• If the shipment’s final destination is not the port of destination but an inland container depot (ICD), the carrier files a Sub-Manifest Transhipment Permit (SMTP), which details the import shipments being moved from the port to the ICD with their corresponding B/L numbers.
  • The carrier sends a Cargo Arrival Notice (CAN) to the importer and the “notify party” mentioned on the B/L (who could be the importer or the destination agent). The CAN has a description of the goods, their weight, the number of packages, and collection charges if any. 

3. Container movement at destination

After the ship arrives at the port of destination, the containers are off-loaded, loaded on trailers and moved to a container freight station (CFS) nominated by the carrier for customs clearance.

If the final destination of the goods is not the port of destination but an ICD, the containers are shifted there by inland haulage, which is of two types:

  • Carrier haulage – The carrier nominates the haulage provider, decides the haulage charge and is fully responsible for the carriage of goods to the ICD.
  • Merchant haulage – The importer appoints an independent haulage provider, negotiates the rates directly, and bears the responsibility of safe haulage of the goods.

4. Bill of Entry filing

  • Within 48 hours of the ship’s arrival, the destination agent/customs agent files the Bill of Entry (BOE) – the most important document for import clearance. The BOE marks the entry of goods into a country before their consumption or warehousing and is a legal requirement.
  • To file the BOE in India, the customs agent enters the required information on ICEGATE – the official website of the Central Board of Indirect Taxes and Customs – after which an Import Checklist is generated. The purpose of this checklist is to help the importer verify that the information provided by the customs agent is correct.
  • Once the checklist is verified, the customs agent does the final filing of the BOE and receives an electronically generated BOE number for the shipment.

5. Customs assessment, examination, and clearance

  • After the cargo arrives at the CFS/ICD and the BOE number is generated, the customs department’s electronic data interchange (EDI) system or a customs officer assesses the duty applicable, as per the declared cargo value and its classification based on the international Harmonised System of Commodity Classification.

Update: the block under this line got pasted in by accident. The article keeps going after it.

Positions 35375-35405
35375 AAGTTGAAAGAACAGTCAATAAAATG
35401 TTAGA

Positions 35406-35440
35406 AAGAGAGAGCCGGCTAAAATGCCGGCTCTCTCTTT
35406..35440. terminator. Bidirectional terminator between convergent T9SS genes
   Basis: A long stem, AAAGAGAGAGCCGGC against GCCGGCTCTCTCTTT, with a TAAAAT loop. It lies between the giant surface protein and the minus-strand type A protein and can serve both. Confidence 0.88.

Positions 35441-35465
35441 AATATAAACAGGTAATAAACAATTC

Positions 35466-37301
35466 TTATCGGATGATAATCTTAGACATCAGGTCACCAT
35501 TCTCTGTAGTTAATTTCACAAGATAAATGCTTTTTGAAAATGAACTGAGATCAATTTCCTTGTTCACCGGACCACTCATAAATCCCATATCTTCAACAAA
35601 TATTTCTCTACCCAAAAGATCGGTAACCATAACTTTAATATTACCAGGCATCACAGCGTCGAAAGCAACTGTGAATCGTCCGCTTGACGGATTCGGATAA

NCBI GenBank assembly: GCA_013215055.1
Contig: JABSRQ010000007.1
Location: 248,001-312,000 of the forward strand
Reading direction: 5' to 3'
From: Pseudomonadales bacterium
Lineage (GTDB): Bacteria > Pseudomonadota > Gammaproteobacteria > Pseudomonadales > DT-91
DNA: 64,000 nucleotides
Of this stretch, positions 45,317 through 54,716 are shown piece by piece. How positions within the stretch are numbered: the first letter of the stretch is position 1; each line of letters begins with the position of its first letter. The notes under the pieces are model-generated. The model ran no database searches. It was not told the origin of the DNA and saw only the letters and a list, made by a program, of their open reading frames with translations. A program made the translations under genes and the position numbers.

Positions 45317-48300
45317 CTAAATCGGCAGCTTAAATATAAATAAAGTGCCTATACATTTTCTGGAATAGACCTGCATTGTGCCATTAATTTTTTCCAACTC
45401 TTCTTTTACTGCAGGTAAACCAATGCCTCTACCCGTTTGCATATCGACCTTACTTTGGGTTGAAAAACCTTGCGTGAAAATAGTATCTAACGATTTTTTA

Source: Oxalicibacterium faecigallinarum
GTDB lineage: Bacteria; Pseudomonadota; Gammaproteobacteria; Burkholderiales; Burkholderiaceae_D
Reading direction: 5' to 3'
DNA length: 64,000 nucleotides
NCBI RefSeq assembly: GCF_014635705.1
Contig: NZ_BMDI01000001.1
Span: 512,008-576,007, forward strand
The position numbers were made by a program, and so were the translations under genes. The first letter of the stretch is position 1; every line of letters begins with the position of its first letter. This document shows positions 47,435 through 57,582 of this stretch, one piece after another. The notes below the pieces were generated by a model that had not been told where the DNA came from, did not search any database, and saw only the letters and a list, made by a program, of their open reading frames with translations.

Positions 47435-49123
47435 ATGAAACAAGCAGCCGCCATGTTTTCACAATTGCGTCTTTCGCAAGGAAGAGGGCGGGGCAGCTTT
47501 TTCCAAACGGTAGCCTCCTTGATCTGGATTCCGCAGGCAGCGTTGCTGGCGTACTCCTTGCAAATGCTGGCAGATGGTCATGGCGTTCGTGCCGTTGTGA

• The EDI system/customs officer checks if the cargo is restricted/prohibited for import or if the importer needs additional licences/permissions for its import.
  • If the customs officer isn’t sure about the cargo value or if the cargo is red-flagged by the EDI system, the officer requests an open examination of the goods.
  • On successful completion of the examination and assessment, the customs officer endorses the BOE with a “Pass Out Order” stamp.
  • The importer receives the BOE and completes payment of import duty.

Note: In most cases, customs assessment is done by the EDI system and no assessing officer is involved.

6. Document handover to the carrier

  • Following import customs clearance, the importer hands over the commercial invoice cum packing list, purchase order, house B/L, import licence copy, declaration form, certificate of origin, letter of credit/bank guarantees, BOE number to the destination agent.
  • The destination agent submits the same set of documents to the carrier with one exception – the master B/L replaces the house B/L. Additionally, the agent submits a release letter/endorsement to the carrier, asking it to issue the import delivery order (DO) directly to the consignee listed on the B/L (who could be the importer, their agent or their bank). 
  • The carrier issues the DO to the consignee.

7. Last-mile delivery

The next and final step in the import process is last-mile delivery of the shipment. At this stage, the importer de-stuffs the containers takes delivery of the cargo and returns the empty containers to the carrier-appointed container yard. This plays out in two ways:

Case 1:

  • The containers are de-stuffed at the CFS/ICD 
  • The importer takes delivery of the de-stuffed cargo after handing over the DO to the CFS/ICD
  • The cargo is then loaded on trucks and moved to the importer’s premises

Case 2:

  • The stuffed containers are collected from the CFS/ICD, loaded on trailers and taken to the importer’s premises, where they are de-stuffed

And those are the steps involved in the import process. But before you go, there are a few things you must watch out for when importing goods and services from another country.   

Watch out for these hurdles

  • Make sure that the documents/information you submit at various stages of the import process are accurate and complete as inaccuracies cause delays
  • Don’t forget to check if the goods you wish to import are restricted/prohibited or if they need additional licences or permits
  • Know the right classification for your cargo as that will help you calculate and budget for the import duty applicable  
  • Just as you would supervise the de-stuffing of your cargo at your own warehouse, it is wise to have your agent monitor the de-stuffing process at a CFS/ICD to avoid damages. This is because not all CFS/ICD workers are trained to know if some shipments require special handling  
  • In the case of factory de-stuffing, pick up your stuffed containers at the port/CFS within the allotted free time to avoid demurrage fees
  • Return empty containers to the container yard within the allotted free time to avoid detention fees

Register with Cogoport to make your imports a breeze. We provide:

  • Transparent and competitive freight quotes instantly
  • Trustworthy freight forwarders and customs agents
  • Verified trucking services and logistics providers
  • Cargo tracking from pick-up to drop-off